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Acceptance Half Angle
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Runsheng Tang – One of the best experts on this subject based on the ideXlab platform.

A note on design of linear dielectric compound parabolic concentrators
Solar Energy, 2018CoAuthors: Guihua Li, Jingjing Tang, Runsheng TangAbstract:Abstract In this communication, threedimensional radiation transfer within linear dielectric compound parabolic concentrators (DCPC) is investigated based on vector algebra and solar geometry, and the design of DCPC oriented in eastwest direction is addressed. The analysis shows that, the projected incident and refractive Angles of solar rays on the crosssection of DCPC are not subjected to the correlation as Snell law except for incident rays on the crosssection, hence, the Acceptance Half–Angle (θa) of DCPC should be determined based on time variations of projected refractive Angle and minimum time (2tc) required to concentrate direct sunlight in all days of a year. It is also found that, to make all refractive radiation within θa are totally internally reflected onto the absorber, DCPC with a restricted exit Angle (DCPCθa/θe should be employed, and solar leakage from walls of DCPC θ a /90 can be avoided or reduced by increasing θa and number of periodical tiltAngle adjustment in a year. Calculations show that, the minimum θa of DCPC depends on tc and strategy of tiltAngle adjustment; and for a given tc, the ratio (Rc) of maximum geometric concentration of DCPC to that of reflective CPC (n = 1) is dependent on number of periodical tiltAngle adjustment in a year, but always larger than refractive index (n) of dielectric. Calculations also indicate that, for DCPCs with n > 1.4, when solar rays incident towards onto right/left wall, the radiation incident on its opposite wall (left/right) will be totally internally reflected, and multiple reflections of solar rays on way to the absorber will also be total internal reflection for radiation within its Acceptance Angle.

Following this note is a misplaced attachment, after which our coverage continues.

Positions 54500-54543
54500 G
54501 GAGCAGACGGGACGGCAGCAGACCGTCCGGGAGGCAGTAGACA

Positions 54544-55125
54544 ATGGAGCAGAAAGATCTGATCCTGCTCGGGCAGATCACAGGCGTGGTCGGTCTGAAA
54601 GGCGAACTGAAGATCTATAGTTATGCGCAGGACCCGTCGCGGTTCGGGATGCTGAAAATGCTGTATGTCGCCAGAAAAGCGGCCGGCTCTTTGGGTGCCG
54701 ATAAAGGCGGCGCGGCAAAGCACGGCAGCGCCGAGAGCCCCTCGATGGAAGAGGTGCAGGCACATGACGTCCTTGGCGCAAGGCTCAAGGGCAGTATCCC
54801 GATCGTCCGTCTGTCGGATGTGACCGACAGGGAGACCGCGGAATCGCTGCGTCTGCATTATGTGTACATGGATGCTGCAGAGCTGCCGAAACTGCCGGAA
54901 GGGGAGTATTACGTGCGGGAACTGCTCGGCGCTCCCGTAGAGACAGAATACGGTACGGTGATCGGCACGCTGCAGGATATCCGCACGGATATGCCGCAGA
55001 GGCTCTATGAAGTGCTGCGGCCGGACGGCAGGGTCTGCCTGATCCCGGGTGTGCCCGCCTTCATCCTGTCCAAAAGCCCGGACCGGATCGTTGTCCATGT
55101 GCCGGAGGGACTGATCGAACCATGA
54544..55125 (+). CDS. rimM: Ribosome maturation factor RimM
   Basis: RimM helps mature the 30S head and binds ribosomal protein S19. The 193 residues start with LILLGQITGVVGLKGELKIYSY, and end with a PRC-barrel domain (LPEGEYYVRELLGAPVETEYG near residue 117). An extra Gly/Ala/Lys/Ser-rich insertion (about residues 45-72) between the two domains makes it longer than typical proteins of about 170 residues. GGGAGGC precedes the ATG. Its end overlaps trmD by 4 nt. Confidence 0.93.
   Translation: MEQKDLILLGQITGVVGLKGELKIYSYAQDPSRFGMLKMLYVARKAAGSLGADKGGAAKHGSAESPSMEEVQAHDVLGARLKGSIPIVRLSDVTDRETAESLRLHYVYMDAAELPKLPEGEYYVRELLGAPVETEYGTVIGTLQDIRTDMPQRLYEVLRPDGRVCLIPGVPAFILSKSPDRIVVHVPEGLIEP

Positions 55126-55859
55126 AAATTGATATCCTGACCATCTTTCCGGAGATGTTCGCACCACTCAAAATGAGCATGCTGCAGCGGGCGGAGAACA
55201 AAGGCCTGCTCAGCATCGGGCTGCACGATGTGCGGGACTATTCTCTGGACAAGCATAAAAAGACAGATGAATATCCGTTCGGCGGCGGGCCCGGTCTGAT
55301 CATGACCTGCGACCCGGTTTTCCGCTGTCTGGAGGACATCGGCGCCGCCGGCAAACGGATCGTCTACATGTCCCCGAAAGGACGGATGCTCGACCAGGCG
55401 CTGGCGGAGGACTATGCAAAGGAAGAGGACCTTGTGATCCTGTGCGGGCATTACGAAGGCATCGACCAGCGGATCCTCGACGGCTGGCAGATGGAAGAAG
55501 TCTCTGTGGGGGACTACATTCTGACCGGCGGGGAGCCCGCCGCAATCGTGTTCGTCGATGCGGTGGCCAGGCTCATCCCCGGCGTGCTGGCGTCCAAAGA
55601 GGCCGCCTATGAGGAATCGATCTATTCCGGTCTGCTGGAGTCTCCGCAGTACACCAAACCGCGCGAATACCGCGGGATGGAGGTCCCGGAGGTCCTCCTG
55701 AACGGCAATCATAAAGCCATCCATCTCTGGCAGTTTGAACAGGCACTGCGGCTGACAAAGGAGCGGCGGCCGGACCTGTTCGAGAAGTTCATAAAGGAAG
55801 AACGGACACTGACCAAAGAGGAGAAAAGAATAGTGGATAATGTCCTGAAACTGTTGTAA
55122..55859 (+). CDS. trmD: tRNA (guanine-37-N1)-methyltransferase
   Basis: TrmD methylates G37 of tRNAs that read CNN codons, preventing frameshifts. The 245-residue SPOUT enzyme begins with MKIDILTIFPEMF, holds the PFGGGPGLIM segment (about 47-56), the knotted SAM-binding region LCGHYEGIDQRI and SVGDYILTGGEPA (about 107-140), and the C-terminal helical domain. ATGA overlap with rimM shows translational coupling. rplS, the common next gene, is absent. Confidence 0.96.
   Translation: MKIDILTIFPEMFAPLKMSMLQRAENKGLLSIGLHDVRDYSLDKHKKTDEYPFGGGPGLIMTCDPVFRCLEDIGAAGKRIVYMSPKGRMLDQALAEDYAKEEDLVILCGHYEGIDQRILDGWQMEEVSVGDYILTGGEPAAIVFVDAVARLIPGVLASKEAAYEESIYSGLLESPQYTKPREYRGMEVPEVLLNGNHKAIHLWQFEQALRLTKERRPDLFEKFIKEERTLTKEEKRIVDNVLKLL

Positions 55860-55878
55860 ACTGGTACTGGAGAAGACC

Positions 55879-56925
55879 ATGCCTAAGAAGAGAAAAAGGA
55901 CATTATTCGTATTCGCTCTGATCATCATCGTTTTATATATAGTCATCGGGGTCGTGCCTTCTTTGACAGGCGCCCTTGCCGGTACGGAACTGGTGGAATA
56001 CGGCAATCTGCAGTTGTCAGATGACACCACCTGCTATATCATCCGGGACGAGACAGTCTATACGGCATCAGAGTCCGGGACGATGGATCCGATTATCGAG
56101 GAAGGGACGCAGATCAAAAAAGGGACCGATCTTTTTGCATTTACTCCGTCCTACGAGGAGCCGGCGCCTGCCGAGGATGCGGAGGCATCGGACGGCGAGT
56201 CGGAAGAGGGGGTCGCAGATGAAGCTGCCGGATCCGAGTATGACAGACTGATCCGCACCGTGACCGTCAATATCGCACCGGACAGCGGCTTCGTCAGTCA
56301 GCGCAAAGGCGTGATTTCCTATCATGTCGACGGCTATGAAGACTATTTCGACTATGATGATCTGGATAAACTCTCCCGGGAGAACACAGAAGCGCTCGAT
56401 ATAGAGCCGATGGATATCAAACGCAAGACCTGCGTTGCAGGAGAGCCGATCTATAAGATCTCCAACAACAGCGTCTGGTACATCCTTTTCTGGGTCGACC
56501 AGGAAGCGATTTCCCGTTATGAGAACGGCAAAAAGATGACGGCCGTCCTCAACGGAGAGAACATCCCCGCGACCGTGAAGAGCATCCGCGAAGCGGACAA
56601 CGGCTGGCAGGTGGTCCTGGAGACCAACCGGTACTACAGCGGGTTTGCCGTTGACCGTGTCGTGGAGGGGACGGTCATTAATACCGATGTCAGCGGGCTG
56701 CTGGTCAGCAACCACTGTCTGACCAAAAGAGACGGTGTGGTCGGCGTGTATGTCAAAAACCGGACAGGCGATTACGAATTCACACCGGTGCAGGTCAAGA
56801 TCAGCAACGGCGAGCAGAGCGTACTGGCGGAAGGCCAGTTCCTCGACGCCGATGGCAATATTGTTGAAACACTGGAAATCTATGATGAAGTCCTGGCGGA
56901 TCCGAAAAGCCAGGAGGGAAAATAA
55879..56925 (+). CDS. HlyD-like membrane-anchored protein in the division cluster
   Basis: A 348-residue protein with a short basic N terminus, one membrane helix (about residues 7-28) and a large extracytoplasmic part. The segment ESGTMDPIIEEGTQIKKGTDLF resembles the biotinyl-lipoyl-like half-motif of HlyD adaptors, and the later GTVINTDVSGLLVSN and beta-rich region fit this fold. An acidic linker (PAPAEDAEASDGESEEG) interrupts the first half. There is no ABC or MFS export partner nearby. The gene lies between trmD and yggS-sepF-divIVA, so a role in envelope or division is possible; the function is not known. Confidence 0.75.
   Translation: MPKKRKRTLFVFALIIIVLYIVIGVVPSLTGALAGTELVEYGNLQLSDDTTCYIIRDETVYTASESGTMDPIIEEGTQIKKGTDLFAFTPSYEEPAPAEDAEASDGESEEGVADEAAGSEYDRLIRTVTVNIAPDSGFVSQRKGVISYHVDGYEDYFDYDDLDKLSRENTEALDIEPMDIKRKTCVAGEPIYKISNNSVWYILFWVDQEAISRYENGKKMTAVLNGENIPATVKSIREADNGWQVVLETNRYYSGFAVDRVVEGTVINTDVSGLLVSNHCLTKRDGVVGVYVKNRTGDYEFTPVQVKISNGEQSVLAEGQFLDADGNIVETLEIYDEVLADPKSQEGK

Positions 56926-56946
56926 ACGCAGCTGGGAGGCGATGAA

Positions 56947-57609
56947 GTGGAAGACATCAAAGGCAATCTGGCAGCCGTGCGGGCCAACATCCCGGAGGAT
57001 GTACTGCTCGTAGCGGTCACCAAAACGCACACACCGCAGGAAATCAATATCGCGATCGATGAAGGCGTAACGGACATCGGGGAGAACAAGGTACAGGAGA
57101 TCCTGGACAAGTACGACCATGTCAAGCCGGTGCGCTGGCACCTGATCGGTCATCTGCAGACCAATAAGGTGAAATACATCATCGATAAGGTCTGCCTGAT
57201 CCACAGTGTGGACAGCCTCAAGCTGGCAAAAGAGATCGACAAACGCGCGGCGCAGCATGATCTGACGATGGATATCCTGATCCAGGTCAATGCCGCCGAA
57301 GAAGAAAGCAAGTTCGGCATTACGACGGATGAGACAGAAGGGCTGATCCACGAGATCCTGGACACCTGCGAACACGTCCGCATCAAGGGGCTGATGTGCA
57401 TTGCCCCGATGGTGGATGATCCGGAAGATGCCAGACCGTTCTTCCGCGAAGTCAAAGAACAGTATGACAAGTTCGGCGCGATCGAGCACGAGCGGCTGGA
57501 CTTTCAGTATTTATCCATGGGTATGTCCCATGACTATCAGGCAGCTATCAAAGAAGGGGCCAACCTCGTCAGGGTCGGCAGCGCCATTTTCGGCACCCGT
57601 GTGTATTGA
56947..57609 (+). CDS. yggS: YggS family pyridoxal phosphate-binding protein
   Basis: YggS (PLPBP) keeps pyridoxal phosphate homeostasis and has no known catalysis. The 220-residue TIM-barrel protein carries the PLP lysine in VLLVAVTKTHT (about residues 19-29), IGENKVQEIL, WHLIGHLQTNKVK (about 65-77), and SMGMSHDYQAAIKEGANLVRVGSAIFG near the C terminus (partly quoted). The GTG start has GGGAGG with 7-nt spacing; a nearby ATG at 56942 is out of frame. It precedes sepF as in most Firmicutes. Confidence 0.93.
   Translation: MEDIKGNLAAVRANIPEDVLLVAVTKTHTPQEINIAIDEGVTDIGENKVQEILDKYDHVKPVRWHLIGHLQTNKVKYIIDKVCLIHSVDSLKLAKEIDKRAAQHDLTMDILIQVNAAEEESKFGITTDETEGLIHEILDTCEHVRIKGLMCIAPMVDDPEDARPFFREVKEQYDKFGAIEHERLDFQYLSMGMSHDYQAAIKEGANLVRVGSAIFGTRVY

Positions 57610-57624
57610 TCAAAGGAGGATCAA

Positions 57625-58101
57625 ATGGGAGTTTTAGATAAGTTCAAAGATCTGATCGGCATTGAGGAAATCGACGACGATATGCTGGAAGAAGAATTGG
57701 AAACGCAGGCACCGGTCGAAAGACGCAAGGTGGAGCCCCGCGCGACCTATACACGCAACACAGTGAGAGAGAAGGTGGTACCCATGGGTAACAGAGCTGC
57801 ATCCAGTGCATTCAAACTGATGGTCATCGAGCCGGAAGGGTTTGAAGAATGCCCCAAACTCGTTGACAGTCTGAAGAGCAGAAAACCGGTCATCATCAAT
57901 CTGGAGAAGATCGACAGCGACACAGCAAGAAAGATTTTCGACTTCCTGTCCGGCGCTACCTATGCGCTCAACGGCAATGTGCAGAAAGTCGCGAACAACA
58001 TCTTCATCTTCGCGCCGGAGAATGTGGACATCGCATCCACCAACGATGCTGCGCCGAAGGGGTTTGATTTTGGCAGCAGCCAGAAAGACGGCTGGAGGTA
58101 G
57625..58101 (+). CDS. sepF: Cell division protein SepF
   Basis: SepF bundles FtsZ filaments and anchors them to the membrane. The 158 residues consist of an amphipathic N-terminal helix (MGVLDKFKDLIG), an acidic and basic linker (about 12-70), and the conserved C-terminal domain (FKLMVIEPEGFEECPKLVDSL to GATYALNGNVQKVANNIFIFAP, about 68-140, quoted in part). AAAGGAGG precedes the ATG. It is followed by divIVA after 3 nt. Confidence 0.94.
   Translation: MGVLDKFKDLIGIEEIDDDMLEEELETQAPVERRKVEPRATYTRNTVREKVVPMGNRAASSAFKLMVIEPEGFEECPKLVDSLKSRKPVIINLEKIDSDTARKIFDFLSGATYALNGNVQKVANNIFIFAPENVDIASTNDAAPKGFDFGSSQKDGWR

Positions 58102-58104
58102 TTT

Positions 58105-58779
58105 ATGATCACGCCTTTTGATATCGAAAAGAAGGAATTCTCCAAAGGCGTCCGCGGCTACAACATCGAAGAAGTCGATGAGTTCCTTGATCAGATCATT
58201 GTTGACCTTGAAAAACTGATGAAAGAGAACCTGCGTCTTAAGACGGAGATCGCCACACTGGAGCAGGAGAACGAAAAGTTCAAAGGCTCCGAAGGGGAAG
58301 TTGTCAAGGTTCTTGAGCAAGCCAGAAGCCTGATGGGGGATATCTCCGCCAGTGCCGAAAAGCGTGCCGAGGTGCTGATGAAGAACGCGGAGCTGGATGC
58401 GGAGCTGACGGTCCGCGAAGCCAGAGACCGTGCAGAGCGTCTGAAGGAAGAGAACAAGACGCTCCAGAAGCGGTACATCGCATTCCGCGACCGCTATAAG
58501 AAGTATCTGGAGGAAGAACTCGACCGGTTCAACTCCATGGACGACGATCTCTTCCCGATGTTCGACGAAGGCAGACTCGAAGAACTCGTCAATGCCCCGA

Irradiation distribution on solar cells inside CPCs with a restricted exit Angle
, 2016CoAuthors: Runsheng Tang, Chaofeng XiaAbstract:Abstract. In this work, irradiation distribution on the base of ideal twodimensional CPCs with and without a restricted exit Angle, to which solar cells are attached, are analyzed by the raytracing technique. Results show that, given an Acceptance Half–Angle ( a θ), for CPCs without a restricted exit Angle (CPC1), radiation flux distribution on the base depends on the incidence Angle of solar rays (θ); whereas for CPCs with a restricted exit Angle (CPC2), the flux distribution depends on θ and the restricted exit Angle ( e θ). For both CPC1 and 2 with identical geometric concentration factor (Ct=2) and Acceptance Half–Angle ( aθ =20), the peak flux concentration ratio on the base of CPC2 with e θ =6